see what people have to say about that. And using those, not so much as questions to be answered, but as books, or pegs to hang the discussion on. We got, I think, through question five last time. The question of whether monastic life is just the best way, or an integral way of being a Christian. And that's around page three in Consider Your Call. Anything you came up with on that? Consider Your Call really says that that's the purpose of every Christian. And it mentions the difficulty of explaining how the Christian monk differs from the Christian layman. So there's the, it seems to say that all ways of life are this,


are going towards this perfect charity, whereas Panagraha will take a completely different quality. That's right. So if you say the monk is simply seeking an integral Christianity, then in some way he becomes better than the other Christians by doing what they're trying to do in a better way. How do you make out its specificity? Well, the specificity has to be that he's devoting himself to it completely, so he's doing it better. So he's a better Christian than other people, okay? There's something wrong with that, isn't there? It becomes obvious very quickly. There's some truth in it, but there's something wrong with it. Yeah. He points out that for the monk himself, see, he doesn't distinguish between the two. If you have a monastic vocation, and you're a Christian, it's not likely that you're going to experientially distinguish those two. What you feel is likely to be both at the same time. And your monasticism is your way, your monastic life is your way of being a good Christian, let's say, okay? But it's from outside that the distinction is needed, from outside the experience.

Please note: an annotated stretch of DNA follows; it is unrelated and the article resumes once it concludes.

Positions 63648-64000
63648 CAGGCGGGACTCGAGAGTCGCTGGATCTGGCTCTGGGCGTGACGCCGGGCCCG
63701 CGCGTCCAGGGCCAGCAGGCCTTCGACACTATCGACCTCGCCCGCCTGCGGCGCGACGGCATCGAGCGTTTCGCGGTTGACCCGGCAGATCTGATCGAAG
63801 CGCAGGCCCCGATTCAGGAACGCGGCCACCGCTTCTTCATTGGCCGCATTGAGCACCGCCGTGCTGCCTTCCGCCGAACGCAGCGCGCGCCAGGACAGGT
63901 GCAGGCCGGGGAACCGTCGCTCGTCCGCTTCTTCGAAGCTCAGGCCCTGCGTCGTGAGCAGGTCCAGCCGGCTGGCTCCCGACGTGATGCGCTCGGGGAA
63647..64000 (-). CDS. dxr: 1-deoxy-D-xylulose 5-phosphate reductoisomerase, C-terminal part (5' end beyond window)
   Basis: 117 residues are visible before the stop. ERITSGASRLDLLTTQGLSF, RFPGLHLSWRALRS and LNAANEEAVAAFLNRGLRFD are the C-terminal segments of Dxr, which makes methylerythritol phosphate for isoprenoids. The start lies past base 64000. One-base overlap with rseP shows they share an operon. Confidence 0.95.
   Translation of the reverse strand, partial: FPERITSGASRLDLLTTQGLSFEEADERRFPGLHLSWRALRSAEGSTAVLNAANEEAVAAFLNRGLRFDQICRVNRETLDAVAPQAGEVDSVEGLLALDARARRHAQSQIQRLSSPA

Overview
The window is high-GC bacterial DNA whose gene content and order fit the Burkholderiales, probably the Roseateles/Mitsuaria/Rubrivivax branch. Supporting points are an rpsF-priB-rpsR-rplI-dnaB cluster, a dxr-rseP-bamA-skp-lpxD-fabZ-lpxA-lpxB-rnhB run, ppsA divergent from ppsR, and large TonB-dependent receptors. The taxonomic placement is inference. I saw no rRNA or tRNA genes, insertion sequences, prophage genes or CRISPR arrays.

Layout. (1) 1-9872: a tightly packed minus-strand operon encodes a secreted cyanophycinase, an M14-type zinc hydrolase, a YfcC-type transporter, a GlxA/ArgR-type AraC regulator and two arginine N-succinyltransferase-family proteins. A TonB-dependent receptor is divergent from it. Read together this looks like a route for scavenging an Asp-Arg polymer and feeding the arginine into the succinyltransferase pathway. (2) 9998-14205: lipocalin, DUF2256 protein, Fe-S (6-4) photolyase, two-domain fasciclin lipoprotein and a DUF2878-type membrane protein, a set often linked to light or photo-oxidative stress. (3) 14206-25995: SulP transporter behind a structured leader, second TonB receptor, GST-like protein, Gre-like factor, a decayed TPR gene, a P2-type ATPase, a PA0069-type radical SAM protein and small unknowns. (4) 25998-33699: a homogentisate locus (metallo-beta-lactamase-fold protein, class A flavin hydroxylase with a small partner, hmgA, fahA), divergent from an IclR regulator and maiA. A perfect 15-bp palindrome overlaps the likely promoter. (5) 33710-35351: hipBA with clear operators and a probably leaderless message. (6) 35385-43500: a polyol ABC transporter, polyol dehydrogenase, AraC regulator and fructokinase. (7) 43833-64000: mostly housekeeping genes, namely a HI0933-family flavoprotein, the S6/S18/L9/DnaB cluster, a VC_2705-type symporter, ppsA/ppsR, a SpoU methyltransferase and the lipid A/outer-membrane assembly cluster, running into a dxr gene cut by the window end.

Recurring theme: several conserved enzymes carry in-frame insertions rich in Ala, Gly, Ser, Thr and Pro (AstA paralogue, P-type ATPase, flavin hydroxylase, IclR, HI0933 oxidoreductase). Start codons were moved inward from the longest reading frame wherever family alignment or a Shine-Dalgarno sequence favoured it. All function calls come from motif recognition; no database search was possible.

But after a while, I think, of being in the monastic life, the poles begin to separate themselves out, so that you distinguish different dimensions in your own life, yeah. Without prejudice to either one. It was certainly a period of time where monasticism was talked about as an apostolic life. Yep, that's right. Apostolic life, not in the sense of apostolate, but in the sense of continuing the early church's tradition. And that's in Cassian, remember? When Cassian sets out to explain monasticism, he says, well, it simply comes from the most fervent Christians who wanted to maintain the fervor of the primitive Christian community, whereas everybody else fell off into a kind of tepid, or whatever. The monks are the ones who thought, no, we're going to keep that original fervor, that original perfection, integrity. And so, remember how he uses the example of Lenin?